In the United States, corporate tax is imposed at the Federal, state and local levels on the income of business organizations treated as corporations for tax purposes. The federal tax rates imposed on a company’s taxable earnings generally vary from 15% to 35%. State and local rules and taxes vary by authority, though most are based on the central government notions and designations. Taxable income differs from book income because of the tax deductions and the timing of income in determining what is to be considered as taxable income. Also, the corporations are subjected to the federal Alternative Minimum tax and other alternative state taxes. Company like individuals, must file tax returns each year. They are obliged to make estimated tax payments on quarter yearly basis. For the controlled groups of corporations, they have the option of filing consolidated returns in place of tax returns.
Some company transactions are not charged to tax. They include most company dealings during formation, liquidations, acquisitions and some types of mergers. For stockholders of a company, they get taxed on dividends distributed by companies. In some instances, firms may be charged foreign income taxes, or even be granted foreign tax credits for such taxes. Stockholders of most companies get taxed indirectly on corporate income, by paying taxes on dividends they receive from those companies. Though, the stockholders of mutual funds and S companies are taxed on company income when it is recognized, and hence they do not pay any tax on dividends they pay out to shareholders (Ault, 2005).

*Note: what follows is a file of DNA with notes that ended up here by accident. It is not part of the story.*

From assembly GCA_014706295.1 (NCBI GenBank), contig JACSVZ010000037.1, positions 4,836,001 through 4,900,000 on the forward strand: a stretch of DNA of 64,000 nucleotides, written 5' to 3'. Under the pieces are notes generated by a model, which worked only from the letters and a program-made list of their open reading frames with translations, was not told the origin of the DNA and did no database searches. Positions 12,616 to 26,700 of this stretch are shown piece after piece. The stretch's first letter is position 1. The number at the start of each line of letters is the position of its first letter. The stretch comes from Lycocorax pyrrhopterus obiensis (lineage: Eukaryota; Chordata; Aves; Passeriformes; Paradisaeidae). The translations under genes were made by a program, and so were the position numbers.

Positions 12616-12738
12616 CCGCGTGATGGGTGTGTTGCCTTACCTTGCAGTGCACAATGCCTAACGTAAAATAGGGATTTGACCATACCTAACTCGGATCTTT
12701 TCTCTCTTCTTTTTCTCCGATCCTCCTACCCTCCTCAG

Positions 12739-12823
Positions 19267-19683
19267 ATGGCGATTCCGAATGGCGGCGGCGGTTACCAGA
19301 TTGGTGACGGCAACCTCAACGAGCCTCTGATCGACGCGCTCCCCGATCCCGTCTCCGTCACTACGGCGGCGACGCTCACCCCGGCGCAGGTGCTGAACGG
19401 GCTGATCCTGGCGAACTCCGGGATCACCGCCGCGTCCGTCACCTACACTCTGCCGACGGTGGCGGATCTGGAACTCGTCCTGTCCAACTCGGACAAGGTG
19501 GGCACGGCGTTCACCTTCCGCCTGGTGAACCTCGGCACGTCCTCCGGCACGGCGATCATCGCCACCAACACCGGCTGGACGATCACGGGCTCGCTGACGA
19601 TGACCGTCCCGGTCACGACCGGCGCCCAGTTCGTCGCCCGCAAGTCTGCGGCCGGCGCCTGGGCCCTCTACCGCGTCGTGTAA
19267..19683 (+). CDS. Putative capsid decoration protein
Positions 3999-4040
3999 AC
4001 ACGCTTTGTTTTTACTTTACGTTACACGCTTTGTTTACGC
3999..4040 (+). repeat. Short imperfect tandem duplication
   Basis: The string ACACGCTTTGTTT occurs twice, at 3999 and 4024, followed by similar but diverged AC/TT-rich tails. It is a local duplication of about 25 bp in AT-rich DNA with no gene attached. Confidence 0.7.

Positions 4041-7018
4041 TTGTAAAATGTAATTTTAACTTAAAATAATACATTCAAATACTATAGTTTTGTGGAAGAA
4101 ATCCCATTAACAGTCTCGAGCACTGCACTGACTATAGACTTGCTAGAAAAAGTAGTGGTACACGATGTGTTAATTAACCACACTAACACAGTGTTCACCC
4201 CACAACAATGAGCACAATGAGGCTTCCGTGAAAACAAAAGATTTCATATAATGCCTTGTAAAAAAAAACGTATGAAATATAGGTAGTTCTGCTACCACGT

Corporate income tax is levied at the federal level, on every entity treated as corporation. Other local authorities also charge income tax on company earnings. Corporate income tax is a tax charged on all local and foreign companies attributing their income or carrying out their transactions within the authority of the United States federal government. For federal purposes, firms treated as companies and controlled under the rules of any state is a local or domestic corporation. While for state purposes, businesses operated in that particular state are considered as domestic corporations, and firms controlled outside a particular state are treated as foreign companies. Companies which are not recognized as C companies are referred to as S corporations and mutual funds. For some of these corporations, they are not taxed at the corporate tax rate, and the stockholders get taxed on the company’s income when it is realized.